What is IoT?
IoT stands for Internet of Things, a concept used to describe a network of physical objects embedded with sensors, connected to other devices and systems through the internet. They exchange data and provide information, remote control, automation, and other benefits.
The history of IoT dates back to the 1960’s with the creation of the internet itself, but it was not until 1982 that the first connected device was conceived, in the form of a Coca-Cola vending machine controlled by local programmers at Carnegie Mellon University in Pittsburgh, PA. That was enough to start a series of studies in the field that led to development of different technologies, which made IoT practical today.
The Internet of Things has an extensive set of applications for multiple industries, such as manufacturing, agriculture, transportation, medical and healthcare, as well as for regular individuals. In the business world, IoT helps to monitor and regulate working systems by analyzing data from different equipment and sensors, automating processes, generating insights, and saving time and money as a result. For consumers, Internet of Things is more associated with wearable technology and home automation. The latter includes the use of lighting, air conditioning, media, and security devices, all connected to a hub or a central, creating the smart home concept.
How IoT is going to change people’s lives
Over the past few years, the number of IoT applications has increased rapidly, making it one of the most important technologies for the foreseeable future. Recently, the access to low-cost and low-power sensors, easier connectivity, and technologies such as cloud platforms, machine learning, and artificial intelligence have made IoT possible (and viable) for both businesses and consumers. In this hyperconnected environment we find ourselves in, it’s almost inevitable to live without something related to IoT. The rule for the future seems to be "anything that can be connected, will be connected".
Having multiple objects around connected and talking to each other has potential value to everyone’s lives. Smart homes, for instance, allow energy savings by turning off lights and electronics automatically, more security thanks to connected systems of cameras and sensors, not to mention the time it can save by doing things that can be automated, like preparing a coffee or even ordering supplies that are running out. Wearable devices are another effective way in which IoT is already changing people’s lives. Smartwatches gather important health data that help users to live better, by tracking exercises, notifying when someone is inactive for a long time, or if there are abnormal heart symptoms. In short, IoT allows virtually endless changes and benefits to take place.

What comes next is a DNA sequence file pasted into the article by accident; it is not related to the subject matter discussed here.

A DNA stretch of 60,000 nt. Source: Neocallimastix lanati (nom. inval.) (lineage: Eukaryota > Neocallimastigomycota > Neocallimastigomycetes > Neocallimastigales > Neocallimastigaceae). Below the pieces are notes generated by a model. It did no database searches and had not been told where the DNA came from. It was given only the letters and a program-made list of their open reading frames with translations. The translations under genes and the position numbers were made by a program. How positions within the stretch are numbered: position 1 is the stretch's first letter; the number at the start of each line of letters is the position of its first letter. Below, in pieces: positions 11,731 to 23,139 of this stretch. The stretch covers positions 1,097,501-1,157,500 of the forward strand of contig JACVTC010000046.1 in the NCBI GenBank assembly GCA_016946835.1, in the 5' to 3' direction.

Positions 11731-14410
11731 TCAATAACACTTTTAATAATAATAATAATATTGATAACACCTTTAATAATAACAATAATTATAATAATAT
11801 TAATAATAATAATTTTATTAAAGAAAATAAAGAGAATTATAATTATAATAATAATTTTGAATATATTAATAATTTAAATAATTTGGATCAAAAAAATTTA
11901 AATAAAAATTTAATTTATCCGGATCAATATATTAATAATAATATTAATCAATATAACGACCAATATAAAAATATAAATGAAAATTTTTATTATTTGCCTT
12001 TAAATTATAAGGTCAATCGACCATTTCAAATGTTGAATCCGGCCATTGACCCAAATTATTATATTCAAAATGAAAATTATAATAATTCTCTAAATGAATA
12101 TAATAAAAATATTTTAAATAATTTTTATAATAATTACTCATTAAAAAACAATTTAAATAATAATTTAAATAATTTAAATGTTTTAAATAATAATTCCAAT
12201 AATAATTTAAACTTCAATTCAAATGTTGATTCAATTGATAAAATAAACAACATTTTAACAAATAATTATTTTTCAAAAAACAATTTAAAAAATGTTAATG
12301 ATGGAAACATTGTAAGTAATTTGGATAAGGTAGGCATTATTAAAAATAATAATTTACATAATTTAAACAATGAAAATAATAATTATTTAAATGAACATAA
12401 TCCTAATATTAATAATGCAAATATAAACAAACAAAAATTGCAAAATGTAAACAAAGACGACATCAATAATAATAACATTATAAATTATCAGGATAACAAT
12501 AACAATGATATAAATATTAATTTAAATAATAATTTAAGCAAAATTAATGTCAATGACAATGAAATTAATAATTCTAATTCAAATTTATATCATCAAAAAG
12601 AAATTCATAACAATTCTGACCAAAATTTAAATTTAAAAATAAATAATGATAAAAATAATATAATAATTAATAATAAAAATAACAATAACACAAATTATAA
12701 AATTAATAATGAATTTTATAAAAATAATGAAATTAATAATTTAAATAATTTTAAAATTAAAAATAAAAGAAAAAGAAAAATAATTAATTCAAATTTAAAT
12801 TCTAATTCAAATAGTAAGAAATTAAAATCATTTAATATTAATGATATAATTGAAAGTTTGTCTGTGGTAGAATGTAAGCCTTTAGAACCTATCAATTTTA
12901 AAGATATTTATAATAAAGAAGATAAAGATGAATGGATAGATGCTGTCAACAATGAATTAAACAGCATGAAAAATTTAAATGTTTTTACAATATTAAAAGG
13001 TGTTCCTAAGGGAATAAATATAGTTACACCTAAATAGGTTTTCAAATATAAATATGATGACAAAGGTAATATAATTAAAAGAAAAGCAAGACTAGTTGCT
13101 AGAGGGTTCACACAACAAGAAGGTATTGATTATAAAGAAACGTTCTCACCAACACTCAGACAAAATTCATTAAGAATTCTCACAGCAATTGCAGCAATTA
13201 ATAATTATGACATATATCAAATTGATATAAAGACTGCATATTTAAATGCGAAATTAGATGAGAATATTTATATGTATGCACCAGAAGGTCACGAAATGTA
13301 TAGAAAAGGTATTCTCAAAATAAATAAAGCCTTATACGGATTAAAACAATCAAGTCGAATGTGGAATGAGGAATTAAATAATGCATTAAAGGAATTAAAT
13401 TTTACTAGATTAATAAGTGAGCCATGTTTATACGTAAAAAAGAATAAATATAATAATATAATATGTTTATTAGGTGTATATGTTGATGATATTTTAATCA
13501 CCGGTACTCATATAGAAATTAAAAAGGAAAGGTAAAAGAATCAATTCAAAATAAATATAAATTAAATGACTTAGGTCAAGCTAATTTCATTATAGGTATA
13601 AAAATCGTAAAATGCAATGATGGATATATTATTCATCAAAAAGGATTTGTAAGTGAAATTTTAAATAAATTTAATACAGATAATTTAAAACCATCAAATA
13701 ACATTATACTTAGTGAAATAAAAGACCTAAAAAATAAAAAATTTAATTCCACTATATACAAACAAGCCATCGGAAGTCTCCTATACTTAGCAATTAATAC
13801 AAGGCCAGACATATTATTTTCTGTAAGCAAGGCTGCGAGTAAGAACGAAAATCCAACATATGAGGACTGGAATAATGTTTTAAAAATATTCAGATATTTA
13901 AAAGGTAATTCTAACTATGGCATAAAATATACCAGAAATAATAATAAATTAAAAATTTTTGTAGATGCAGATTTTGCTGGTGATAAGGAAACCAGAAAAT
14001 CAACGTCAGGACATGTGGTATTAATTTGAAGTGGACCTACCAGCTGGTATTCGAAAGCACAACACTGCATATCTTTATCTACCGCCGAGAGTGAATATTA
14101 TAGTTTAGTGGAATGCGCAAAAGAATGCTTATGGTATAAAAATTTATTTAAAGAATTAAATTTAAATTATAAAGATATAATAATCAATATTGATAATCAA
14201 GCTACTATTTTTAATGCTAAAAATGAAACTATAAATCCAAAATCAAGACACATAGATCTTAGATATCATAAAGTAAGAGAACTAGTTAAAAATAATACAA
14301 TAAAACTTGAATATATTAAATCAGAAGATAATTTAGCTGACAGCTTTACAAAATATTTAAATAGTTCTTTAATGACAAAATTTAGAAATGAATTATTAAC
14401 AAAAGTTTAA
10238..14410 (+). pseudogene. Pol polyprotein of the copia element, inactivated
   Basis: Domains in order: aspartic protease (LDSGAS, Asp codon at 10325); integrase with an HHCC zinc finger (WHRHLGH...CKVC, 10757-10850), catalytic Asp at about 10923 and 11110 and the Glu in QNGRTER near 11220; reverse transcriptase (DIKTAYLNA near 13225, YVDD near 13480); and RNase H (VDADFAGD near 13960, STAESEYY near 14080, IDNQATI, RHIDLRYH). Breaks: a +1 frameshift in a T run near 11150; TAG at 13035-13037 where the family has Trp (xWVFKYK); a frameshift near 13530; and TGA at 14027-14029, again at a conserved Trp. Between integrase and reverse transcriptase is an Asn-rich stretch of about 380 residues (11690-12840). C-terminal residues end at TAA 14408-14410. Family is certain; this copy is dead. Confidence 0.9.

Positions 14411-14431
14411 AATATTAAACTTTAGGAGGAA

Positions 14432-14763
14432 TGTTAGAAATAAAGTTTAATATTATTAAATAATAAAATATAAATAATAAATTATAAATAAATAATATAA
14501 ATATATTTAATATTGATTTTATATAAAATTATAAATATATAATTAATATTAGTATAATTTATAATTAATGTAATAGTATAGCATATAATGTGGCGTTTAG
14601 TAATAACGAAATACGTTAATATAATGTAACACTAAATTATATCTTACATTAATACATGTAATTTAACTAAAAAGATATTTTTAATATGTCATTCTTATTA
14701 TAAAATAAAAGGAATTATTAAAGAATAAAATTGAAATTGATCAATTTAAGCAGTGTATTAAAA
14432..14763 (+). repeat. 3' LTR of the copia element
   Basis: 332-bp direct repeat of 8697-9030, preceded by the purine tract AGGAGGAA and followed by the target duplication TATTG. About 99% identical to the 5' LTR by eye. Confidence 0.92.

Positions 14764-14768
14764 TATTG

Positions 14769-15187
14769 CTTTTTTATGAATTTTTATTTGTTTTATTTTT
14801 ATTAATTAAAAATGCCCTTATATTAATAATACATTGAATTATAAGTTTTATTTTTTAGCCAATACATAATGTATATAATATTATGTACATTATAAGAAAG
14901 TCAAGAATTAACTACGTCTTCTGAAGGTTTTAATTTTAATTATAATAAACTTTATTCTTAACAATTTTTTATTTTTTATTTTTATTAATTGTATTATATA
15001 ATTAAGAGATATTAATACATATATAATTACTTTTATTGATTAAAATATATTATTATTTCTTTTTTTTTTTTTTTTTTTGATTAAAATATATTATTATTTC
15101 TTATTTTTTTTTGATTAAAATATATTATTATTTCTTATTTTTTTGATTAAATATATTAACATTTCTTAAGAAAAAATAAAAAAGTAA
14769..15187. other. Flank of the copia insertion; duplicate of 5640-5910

Lastly, an interesting way IoT is going to change the world is by enabling connected cars. With IoT, car owners will be able to operate their vehicles remotely, be it preheating the car before the driver gets in it or even summoning the car by phone. In the future, the whole car ownership model could be changed because automobile makers will start to offer transportation as a service using autonomous cars.
The concerns about IoT and its impact on careers and jobs
Being one of the hottest topics today, IoT certainly opens the door to a myriad of opportunities. This concept has a huge potential impact not only on how we live, but also on how we work. Of course, there are challenges and concerns too, especially when it comes to security and privacy, and some could also argue that autonomous machines will take over jobs that are currently performed by people.
Speaking of security and privacy implications, with billions of devices being connected together, it may be scary to imagine we might be vulnerable for potential attacks from hackers and cybercriminals. The risk is real and can’t be denied, as tech companies will have to face that in order to make devices secure. Another obligation will be finding a way to store, track, and analyze massive amounts of data safely.
On the impact of IoT on jobs and careers, some people may initially feel threatened, because there will certainly be significant changes in the way we are used to working. Whereas it’s a matter of time until everybody realizes the positive impact of IoT, people will have to figure out a way to insert themselves in this new era, as there will be plenty of opportunities.
New jobs will emerge because of IoT. These jobs will require knowledge on specific industries and technologies, aligned with hard and soft skills, like team management, for example. Careers like product managers, hardware and software developers, data scientists, marketing specialists, and every other type of job that relies on development, analytics, and quantitative skills will have a rise in demand. On the other hand, traditional, low-skill, repetitive (and sometimes, unsafe) jobs will end up being replaced by machines – while jobs that require human attributes like creativity, intuitiveness and empathy will not be so affected.
Overall, IoT is going to boost the economy, increase productivity, and bring socio-economic benefits. But we must keep trying to better understand the pros and cons and educate ourselves about the impacts on our lives.